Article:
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MARK4 controls ischaemic heart failure through microtubule detyrosination

Abstract

Myocardial infarction is a major cause of premature death in adults. Compromised cardiac function after myocardial infarction leads to chronic heart failure with systemic health complications and a high mortality rate1. Effective therapeutic strategies are needed to improve the recovery of cardiac function after myocardial infarction. More specifically, there is a major unmet need for a new class of drugs that can improve cardiomyocyte contractility, because inotropic therapies that are currently available have been associated with high morbidity and mortality in patients with systolic heart failure2,3 or have shown a very modest reduction of risk of heart failure4. Microtubule detyrosination is emerging as an important mechanism for the regulation of cardiomyocyte contractility5. Here we show that deficiency of microtubule-affinity regulating kinase 4 (MARK4) substantially limits the reduction in the left ventricular ejection fraction after acute myocardial infarction in mice, without affecting infarct size or cardiac remodelling. Mechanistically, we provide evidence that MARK4 regulates cardiomyocyte contractility by promoting phosphorylation of microtubule-associated protein 4 (MAP4), which facilitates the access of vasohibin 2 (VASH2)—a tubulin carboxypeptidase—to microtubules for the detyrosination of α-tubulin. Our results show how the detyrosination of microtubules in cardiomyocytes is finely tuned by MARK4 to regulate cardiac inotropy, and identify MARK4 as a promising therapeutic target for improving cardiac function after myocardial infarction.

Main

Myocardial infarction—the main cause of ischaemic heart disease and chronic heart failure—is a serious ischaemic syndrome in which the blood supply to the heart is blocked, thus causing substantial death of myocardial cells and loss of function in the remaining viable cells6. Microtubule detyrosination, which is associated with desmin at force-generating sarcomeres5, is upregulated in failing hearts of patients with ischaemic cardiomyopathy5,7 and hypertrophic cardiomyopathies5,7,8, and suppression of microtubule detyrosination improves contractility in failing cardiomyocytes7. VASH1 or VASH2, coupled to a small vasohibin-binding protein (SVBP), forms tubulin carboxypeptidases (TCPs) that are capable of tubulin detyrosination9,10. Depletion of VASH1 increases the speed of contraction and relaxation in failing human cardiomyocytes11. Structural and biophysical studies have suggested that VASH interacts with the C-terminal tail of α-tubulin12,13,14. However, the regulatory mechanisms of this system are still poorly understood.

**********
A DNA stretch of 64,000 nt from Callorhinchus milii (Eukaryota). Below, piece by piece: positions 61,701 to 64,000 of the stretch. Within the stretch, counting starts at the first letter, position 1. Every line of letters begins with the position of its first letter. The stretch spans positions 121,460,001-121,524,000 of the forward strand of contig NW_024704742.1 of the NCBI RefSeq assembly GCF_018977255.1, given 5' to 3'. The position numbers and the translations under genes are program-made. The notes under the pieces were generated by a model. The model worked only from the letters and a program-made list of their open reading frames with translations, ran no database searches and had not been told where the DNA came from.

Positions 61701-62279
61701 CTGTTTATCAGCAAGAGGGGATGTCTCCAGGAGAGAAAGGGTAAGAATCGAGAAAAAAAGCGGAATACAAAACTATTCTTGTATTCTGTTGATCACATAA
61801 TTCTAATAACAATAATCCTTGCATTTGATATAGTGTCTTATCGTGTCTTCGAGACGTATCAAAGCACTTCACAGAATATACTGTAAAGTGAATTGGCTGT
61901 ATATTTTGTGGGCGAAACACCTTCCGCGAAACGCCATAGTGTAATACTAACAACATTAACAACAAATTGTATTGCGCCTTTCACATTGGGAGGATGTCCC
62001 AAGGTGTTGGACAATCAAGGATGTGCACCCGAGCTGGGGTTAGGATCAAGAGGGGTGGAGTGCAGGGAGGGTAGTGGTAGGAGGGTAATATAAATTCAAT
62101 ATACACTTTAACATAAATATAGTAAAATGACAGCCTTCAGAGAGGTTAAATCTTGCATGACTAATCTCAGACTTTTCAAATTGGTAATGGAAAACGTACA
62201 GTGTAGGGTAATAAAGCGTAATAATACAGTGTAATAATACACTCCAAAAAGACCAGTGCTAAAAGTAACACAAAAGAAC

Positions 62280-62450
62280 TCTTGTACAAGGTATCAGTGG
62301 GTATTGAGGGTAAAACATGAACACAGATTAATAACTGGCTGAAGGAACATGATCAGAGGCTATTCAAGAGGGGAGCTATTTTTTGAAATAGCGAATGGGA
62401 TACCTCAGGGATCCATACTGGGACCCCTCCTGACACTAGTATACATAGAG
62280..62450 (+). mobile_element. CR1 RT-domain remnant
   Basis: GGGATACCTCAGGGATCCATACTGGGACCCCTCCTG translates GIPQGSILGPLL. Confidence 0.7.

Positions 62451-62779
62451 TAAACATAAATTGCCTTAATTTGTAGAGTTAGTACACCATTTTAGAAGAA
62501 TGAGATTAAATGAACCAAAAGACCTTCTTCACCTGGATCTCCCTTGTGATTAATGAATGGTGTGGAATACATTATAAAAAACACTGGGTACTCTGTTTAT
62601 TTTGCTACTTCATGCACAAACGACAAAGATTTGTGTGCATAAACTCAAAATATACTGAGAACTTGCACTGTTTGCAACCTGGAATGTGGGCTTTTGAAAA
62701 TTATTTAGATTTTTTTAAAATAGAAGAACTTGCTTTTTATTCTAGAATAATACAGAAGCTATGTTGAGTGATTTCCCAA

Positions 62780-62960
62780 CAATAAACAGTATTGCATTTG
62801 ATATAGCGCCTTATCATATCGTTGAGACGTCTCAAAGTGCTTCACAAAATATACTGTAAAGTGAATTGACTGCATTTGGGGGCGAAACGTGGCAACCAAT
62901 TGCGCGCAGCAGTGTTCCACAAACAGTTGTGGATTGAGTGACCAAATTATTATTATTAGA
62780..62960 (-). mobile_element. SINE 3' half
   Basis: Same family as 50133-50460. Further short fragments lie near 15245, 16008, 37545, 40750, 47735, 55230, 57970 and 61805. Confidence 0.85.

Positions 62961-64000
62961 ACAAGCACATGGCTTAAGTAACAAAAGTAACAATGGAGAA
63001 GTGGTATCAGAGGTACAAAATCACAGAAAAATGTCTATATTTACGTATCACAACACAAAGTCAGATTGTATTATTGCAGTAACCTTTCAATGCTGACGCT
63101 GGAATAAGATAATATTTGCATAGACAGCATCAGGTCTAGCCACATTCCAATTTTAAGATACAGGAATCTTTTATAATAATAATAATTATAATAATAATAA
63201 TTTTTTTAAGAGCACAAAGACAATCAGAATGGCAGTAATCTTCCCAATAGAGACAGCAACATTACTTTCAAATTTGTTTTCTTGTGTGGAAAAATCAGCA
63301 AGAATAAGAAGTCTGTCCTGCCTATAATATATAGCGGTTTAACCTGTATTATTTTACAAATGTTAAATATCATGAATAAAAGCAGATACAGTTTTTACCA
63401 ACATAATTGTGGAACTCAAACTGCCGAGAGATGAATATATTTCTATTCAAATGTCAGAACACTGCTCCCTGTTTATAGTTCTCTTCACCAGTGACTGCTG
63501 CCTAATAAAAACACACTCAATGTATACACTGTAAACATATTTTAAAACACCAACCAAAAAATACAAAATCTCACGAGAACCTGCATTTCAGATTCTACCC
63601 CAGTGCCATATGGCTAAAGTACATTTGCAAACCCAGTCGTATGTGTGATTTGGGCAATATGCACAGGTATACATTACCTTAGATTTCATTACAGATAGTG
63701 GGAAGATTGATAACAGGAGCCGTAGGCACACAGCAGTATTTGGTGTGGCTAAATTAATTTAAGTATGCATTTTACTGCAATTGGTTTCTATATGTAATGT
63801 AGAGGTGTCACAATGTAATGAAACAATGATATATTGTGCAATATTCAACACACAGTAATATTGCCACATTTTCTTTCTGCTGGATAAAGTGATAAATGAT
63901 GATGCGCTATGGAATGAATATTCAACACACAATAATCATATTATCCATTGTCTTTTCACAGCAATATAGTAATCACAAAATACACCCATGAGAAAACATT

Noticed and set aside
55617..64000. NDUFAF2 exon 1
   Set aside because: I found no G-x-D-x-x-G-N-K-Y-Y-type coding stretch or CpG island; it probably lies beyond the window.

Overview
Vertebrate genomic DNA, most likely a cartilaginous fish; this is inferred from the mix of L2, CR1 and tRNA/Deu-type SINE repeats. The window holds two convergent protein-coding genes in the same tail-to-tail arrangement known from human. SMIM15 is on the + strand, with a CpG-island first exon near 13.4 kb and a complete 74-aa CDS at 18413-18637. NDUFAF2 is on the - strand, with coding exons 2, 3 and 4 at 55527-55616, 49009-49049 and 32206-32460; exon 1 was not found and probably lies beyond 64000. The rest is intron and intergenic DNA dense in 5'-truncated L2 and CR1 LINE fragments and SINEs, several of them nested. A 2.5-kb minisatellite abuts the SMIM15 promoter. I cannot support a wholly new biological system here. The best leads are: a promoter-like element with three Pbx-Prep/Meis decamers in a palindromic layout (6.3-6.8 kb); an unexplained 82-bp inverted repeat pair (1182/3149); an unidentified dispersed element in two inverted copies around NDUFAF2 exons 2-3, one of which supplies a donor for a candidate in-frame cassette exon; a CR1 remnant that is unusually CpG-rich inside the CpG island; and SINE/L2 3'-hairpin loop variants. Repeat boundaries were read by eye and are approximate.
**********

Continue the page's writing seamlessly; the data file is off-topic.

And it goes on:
Microtubule stability is regulated by microtubule-associated proteins (MAPs), including classical MAPs such as MAP2, MAP4 and tau15. MAP4 is expressed in cardiomyocytes and the level of MAP4 significantly increases in human hearts with cardiomyopathy7. MAP4 dephosphorylation on the microtubule network has previously been described in a feline model of pressure-overload cardiac hypertrophy16, but the relationship between MAP4 phosphorylation and microtubule detyrosination has not been examined. MARK4 is an evolutionarily conserved serine–threonine kinase17,18 that is known to phosphorylate MAPs including tau, MAP2 and MAP4, on KXGS motifs within their microtubule-binding repeats19,20,21. The phosphorylation of MAPs triggered by MARK induces conformational changes that alter the association of MAPs with microtubules, and thereby regulates microtubule dynamics19,20,21. MARK4 is expressed in the heart20; however, the role of MARK4 in the cardiomyocyte has not been studied. Here we examined whether MARK4 regulates the function of the failing cardiomyocyte through modulation of microtubule detyrosination.